There are scores of TV shows out there, with dozens of new episodes each week, not to mention everything you can find on Hulu Plus, Netflix streaming, and HBO Go. How’s a viewer to keep up? To help you sort through all that television has to offer, Flavorwire is compiling the five best moments on TV each week. This time, SNL alumni take aim at a cult classic and David Simon brings his latest American epic to HBO.
Big Vivvy, Little Vivvy
Bill Hader and Fred Armisen’s Documentary Now! kicked off with “Sandy Passage,” tackling perhaps the most iconic documentary of them all: Grey Gardens. Interpreting Big and Little Edie as characters Big and Little Vivvy, Hader and Armisen (and Seth Meyers!) craft a parody that fans of Grey Gardens will instantly recognize — and everyone else probably won’t understand. But hey, narrowly targeted comedies are basically why IFC exists! Stay tuned for send-ups of VICE, among others.
David Simon Shows Us an (Anti)Hero
For the next three weeks, HBO will spend its Sunday nights airing David Simon, William F. Zorzi, and Paul Haggis’ six-part miniseries on the political fight over housing segregation in Yonkers, two parts at a time. This Sunday, we were introduced to Nick Wasiscko (Oscar Isaac), opponents like Councilman Spallone (Alfred Molina) and Mary Dorman (Catherine Keener), and the public housing residents whose lives they’re fighting over. Also, lots and lots of late-’80s period detail.
The Bad Kind of Garry
Yup, two R’s. That’s just the kind of buzzkill Fred Armisen’s character in Difficult People is. He’s also Billy Eichner/Epstein’s brother, and the host of the most depressing Yom Kippur break-fast in the tristate area. Other highlights: a Jewish housewife named “Ruchl,” a bratty teen going through her “c**t phase,” and a girl whose bat mitzvah theme is “It Gets Better” — but she’s not gay, “just chubby.” A great use of a guest star, and a great example of Difficult People doubling down on its unabashedly New York-specific humor.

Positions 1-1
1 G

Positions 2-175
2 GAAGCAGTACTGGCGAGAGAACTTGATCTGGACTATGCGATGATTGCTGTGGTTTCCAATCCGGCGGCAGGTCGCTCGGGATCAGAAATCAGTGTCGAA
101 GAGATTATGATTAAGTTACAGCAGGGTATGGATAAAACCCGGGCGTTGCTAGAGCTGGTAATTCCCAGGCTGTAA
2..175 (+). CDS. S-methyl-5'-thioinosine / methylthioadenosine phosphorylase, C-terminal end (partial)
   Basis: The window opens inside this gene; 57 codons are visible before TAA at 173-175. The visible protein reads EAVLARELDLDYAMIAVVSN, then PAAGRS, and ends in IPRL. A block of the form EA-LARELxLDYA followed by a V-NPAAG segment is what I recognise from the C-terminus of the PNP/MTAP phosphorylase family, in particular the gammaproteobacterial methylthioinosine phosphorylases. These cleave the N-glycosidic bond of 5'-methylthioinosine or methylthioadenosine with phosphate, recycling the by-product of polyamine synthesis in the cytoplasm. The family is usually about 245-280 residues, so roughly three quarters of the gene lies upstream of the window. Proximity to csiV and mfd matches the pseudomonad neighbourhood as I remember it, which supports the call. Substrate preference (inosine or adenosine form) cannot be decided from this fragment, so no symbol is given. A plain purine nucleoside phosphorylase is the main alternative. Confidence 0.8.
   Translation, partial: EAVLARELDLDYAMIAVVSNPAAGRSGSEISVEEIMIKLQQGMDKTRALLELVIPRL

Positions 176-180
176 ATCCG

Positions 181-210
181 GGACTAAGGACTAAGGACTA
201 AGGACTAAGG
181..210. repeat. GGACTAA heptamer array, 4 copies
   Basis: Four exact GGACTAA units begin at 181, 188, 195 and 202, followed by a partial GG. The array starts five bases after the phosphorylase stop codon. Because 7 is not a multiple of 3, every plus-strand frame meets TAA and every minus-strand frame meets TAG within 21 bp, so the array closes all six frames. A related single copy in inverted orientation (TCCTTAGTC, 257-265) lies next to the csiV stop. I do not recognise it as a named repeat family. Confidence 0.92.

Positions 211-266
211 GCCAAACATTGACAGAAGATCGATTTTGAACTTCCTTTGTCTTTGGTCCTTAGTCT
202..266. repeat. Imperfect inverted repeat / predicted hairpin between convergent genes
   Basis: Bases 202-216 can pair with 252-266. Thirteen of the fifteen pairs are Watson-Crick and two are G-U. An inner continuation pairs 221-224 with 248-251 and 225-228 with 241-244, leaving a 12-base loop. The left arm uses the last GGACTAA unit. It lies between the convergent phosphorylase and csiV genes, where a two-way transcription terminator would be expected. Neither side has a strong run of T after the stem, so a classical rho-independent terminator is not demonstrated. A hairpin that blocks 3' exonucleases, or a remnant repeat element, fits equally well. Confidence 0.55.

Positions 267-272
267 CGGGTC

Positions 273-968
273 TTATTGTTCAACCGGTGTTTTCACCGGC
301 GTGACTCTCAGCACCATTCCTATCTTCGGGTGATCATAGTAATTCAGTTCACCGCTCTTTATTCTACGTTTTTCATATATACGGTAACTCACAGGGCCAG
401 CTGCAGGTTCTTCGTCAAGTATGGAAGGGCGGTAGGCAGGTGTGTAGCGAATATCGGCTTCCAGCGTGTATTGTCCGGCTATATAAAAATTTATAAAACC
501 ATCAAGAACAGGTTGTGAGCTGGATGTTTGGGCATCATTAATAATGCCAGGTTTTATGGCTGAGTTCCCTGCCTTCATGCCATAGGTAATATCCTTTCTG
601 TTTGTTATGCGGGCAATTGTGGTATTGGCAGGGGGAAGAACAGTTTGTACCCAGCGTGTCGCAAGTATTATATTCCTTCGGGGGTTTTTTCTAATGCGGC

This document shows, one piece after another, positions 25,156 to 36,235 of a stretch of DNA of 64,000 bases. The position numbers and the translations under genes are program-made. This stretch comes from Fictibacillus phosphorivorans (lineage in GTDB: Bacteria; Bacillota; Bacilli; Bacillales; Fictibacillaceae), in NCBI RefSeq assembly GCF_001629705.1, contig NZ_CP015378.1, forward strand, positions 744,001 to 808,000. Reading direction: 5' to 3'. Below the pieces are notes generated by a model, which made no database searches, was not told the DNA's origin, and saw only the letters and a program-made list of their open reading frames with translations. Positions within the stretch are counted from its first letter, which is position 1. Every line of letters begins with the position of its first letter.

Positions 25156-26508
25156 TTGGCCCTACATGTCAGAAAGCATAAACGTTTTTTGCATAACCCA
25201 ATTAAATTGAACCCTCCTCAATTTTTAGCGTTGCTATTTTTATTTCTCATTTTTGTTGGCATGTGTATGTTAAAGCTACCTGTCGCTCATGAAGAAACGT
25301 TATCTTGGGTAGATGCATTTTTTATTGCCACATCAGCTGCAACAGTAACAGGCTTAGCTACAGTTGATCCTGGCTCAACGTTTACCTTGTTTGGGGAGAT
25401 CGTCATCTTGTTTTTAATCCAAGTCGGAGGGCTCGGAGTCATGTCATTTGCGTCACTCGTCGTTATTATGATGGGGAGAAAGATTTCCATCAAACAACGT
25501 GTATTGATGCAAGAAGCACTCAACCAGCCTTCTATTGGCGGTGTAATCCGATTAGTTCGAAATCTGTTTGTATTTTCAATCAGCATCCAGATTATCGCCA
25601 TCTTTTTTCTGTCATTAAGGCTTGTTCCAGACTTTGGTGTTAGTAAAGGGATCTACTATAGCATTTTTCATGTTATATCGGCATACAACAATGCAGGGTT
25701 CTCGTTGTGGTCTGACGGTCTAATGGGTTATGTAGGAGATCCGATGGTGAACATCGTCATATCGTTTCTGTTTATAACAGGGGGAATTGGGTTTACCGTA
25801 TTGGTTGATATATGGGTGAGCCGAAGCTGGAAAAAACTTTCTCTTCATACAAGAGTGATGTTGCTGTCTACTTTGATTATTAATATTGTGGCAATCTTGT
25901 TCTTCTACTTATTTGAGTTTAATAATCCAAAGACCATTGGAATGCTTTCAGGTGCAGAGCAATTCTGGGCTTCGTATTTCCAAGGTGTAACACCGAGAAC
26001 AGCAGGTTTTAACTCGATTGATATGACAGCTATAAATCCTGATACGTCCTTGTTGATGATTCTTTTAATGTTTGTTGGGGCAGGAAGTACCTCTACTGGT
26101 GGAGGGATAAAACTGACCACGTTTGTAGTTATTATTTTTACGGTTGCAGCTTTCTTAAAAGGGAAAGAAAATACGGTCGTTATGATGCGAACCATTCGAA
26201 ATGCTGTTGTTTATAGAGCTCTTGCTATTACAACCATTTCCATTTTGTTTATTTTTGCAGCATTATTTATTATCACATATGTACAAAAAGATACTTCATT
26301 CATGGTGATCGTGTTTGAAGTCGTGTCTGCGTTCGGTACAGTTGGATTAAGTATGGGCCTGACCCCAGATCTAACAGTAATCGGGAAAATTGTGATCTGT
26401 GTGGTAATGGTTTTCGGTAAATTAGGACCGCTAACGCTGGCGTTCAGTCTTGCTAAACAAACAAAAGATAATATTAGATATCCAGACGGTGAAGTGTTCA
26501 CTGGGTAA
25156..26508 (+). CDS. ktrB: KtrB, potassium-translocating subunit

Why’d OutKast Break Up?
Because Andre 3000, in Jordan Peele-as-Big Boi’s words, “lost his fuckin’ mind.” This week’s Key & Peele highlight sees the duo accidentally reunite in an Atlanta coffee shop where Andre 3000 rolls through, orders a green latte with “foam on the bottom,” and encourages Big Boi to look into a handheld windmill with his third eye. Props to the costuming department for outfitting Keegan-Michael Key with a Robin Hood hat and chartreuse pantaloons for the ages.
The Most Terrifying Clip Show Ever Made
Well into its second season, Rick and Morty has cemented its reputation as one of the darkest, most inventive series on TV, and “Total Rickall” is a perfect example: a parody of the classic sitcom “clip show” episode that uses the show’s cartoon format to create not just new clips, but dozens of new characters (Mrs. Refrigerator, Mr. Poopybutthole) and a framing device that involves alien mind parasites trying to take over the world. Throw in some truly disturbing subplots about the Smith family’s baggage and you’ve got one of the densest, funniest half-hours Dan Harmon and Justin Roiland have produced yet.